For all subjects included, the fasting venous blood sample was collected, the fasting blood glucose was examined, and the functionality of intestinal mucosal barrier of subjects were determined by the serum D-lactic acid, DAO, and endotoxin. Patients with T2DM were further divided into the low-value group (< 12.31u/l, n = 33) and high-value group (≥12.31u/l, n = 33) based on the median endotoxin levels. For the patients with T2DM, clinical characteristic were collected [DM duration, body mass index (BMI), history of hypertension, use of drugs (such as insulin and metformin etc.), smoking history, and family history of DM]. The abnormal fasting blood glucose, 2 h blood glucose level after breakfast, glycated hemoglobin (HbA1c), and glycated albumin (GA) of patients were also examined at the first day of enrollment. The daily blood glucose level (before breakfast (A), 2 h after breakfast (B), before lunch (C), 2 h after lunch (D), before dinner (E), 2 h after dinner (F), and before sleep (G)) was monitered by active blood glucose meter (Accu-Chek®, Germany) using the finger capillary blood samples. Short-term glycemic excursions, including the magnitude of postprandial glucose excursion (PPGE), the largest amplitude of glycemic excursions (LAGE), and the standard deviation of blood glucose (SDBG) within 1 day were calculated by:

PPGE = \( \frac{\left(B-A\right)+\left(D-C\right)+\left(F-E\right)}{3} \);

LAGE = D (maximum glycemic value) - A (minimum glycemic value);

SDBG =\( \sqrt{\frac{\ {\left(A-X\right)}^2+{\left(B-X\right)}^2+{\left(C-X\right)}^2+{\left(D-X\right)}^2+{\left(E-X\right)}^2+{\left(F-X\right)}^2+{\left(G-X\right)}^2}{7-1}} \);

X (glycemic average within 1 day) = \( \frac{\left(A+B+C+D+E+F+G\right)}{7} \).

Functionality of the intestinal mucosal barrier

The functionality of the intestinal mucosal barrier was determined using the DAO/lactic acid/bacterial endotoxin combined test kit (enzymatic method; Beijing Zhongsheng Jinyu Diagnostic Technology Co., Ltd.), supporting by the JY-DLT intestinal barrier function biochemical indicator analysis system. The experiments were undergone according to the protocols suggested by the manufacturer and conducted within 4 h after serum extraction.

Statistical analysis

Statistical analysis was done using the SPSS 19.0 software (SPSS Inc., Chicago, IL, USA). Normally distributed data were expressed in mean ± standard deviations (SD) and compared using Student’s t test; otherwise was indicated as Median (Q1~Q3) and compared using the non-parametric Mann-Whitney test. Numerical data were expressed in frequency and compared using χ2 test. Multiple logistic regression was conducted to identify the factors that influenced the functionality of intestinal mucosal barrier. P < 0.05 was considered statistically significant.

Results

Baseline characteristics

The serum endotoxin [12.1(4.2~22.0) vs 3.2(1.3~6.0), P < 0.001] and FPG [(9.8 ± 3.6) vs (5.4 ± 0.7), P < 0.001] in patients with T2DM were significantly higher than those in the control group. No significant difference was observed in DAO and D-lactic acid (Table 1).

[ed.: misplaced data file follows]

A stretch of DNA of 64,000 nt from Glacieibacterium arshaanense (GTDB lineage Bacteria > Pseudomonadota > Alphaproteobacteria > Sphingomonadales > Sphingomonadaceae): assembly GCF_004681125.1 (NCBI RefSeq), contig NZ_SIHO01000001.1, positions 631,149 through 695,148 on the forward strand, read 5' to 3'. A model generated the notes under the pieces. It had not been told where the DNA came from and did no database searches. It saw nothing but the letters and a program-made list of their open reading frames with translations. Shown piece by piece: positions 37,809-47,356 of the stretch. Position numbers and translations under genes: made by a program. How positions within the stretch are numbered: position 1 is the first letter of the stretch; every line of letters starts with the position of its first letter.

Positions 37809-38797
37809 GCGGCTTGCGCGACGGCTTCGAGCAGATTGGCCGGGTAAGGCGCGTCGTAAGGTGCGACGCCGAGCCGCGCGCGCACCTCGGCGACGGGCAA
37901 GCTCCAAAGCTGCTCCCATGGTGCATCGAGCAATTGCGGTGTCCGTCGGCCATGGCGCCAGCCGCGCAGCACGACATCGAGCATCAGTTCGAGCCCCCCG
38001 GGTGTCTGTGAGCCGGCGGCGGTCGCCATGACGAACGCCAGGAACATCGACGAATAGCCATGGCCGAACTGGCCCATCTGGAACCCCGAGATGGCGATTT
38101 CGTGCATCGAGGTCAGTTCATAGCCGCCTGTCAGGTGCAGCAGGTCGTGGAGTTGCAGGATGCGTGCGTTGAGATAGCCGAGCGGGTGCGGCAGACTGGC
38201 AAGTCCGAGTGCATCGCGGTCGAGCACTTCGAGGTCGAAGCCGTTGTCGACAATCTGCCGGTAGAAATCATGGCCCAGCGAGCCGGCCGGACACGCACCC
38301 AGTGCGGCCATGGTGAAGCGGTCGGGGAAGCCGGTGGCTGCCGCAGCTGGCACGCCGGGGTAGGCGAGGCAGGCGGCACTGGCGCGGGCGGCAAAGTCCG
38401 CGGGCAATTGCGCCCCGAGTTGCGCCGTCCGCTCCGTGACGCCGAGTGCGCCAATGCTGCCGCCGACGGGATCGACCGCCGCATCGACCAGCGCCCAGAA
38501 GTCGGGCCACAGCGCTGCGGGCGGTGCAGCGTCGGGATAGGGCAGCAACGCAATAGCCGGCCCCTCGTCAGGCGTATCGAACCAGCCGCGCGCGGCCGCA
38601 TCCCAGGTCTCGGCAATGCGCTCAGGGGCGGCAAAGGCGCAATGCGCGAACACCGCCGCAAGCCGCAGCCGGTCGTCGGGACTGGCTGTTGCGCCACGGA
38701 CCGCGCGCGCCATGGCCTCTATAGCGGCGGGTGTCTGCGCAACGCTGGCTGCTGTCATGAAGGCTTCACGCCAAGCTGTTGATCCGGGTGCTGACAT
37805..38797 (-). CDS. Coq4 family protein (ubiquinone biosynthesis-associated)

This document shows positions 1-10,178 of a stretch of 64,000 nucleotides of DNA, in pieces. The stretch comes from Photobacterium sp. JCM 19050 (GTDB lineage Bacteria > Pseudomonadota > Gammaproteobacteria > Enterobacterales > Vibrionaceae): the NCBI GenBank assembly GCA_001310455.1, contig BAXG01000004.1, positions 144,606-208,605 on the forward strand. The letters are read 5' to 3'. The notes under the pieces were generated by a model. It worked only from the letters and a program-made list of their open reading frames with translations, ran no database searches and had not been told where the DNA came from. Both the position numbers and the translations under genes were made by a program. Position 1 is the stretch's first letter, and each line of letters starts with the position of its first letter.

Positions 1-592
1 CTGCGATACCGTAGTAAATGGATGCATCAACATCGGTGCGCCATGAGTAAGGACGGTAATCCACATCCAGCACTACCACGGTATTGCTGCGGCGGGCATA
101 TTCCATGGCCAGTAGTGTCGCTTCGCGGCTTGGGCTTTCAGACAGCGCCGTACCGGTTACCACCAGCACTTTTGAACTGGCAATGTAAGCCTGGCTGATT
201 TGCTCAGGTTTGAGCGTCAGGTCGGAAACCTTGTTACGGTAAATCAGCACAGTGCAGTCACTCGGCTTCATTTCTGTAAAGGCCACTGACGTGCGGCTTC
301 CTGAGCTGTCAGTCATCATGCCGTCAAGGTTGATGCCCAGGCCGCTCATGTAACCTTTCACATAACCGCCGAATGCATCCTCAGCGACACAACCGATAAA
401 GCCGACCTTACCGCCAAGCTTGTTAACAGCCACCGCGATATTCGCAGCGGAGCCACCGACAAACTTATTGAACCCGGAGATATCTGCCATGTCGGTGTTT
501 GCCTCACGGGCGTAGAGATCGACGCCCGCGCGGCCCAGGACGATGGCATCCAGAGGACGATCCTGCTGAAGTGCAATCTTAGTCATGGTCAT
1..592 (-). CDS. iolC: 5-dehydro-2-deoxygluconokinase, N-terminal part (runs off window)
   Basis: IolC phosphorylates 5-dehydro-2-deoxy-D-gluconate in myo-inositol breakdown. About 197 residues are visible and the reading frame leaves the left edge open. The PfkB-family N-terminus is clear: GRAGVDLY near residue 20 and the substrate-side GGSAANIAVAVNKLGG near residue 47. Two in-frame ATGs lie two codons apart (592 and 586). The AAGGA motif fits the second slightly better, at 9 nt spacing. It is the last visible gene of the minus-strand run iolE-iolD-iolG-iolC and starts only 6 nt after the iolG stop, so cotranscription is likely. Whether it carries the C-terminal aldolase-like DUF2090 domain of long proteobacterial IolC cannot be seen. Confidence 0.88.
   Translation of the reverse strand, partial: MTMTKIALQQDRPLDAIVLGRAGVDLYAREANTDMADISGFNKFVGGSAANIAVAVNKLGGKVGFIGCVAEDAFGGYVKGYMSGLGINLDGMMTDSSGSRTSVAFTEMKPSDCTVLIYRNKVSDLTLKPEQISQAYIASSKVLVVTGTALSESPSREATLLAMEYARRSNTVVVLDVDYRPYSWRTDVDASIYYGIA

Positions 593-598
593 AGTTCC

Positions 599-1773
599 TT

Table 1 Background characteristics of particippants

Clinical charateristics comparation between high- and low-endotoxin groups

The SDBG [2.9(2.0~3.3) vs 2.1(1.6~2.5), P = 0.012] and LAGE [7.5(5.4~8.9) vs 5.9(4.3~7.4), P = 0.034] in the high endotoxin group were higher than those in the low endotoxin group. No significant difference was observed in the other indicators (all P > 0.05) (Table 2).

Table 2 Between the two groups of clinical data and glucose control comparison

Regression analysis

Multivariable linear regression analysis showed that after adjusting for gender, age, and LAGE, SDBG was positively correlated with endotoxin independently (standard partial regression coefficient = 0.255, P = 0.039). The scatter-plot is shown in Fig. 1.

Fig. 1
figure1

Scatter plot of the correlation between endotoxin and SDBG. SDBG: Standard Deviation Of Blood Glucose

Discussion

Previous reports exhibited that patients with T2DM are more susceptible to intestinal mucosal barrier dysfunction [23, 24], however factors remains to be investigated. In this study, T2DM patients with higher daily blood glucose fluctuation tended to have a higher serum endotoxin level, which indicates the function of the intestinal mucosal barrier was possibly compromised.

In this study patients with T2DM and high SDBG were associated with higher serum endotoxin level; meanwhile there was no significant change in serum DAO and D-lactic acid levels. Diamine oxidase (DAO) is an enzyme mainly produced in the small intestine involved in the histamine metabolism [25, 26]. Recent studies showed that a established first-line treatment for patients in T2DM, metformin, inhibits DAO activity [27]. Such inhabitation possibly compensate the increased DAO due to the dysfunction of intestinal mucosal barrier. D-lactate is a bydroxycarboxylic acid produced by bacterial fermentation [28, 29]. Studies revealed that the gut microbiome composition is altered for T2DM patients treated with metformin [30], in which possibly explain the inconsistent result in serum D-lactate and endotoxin level.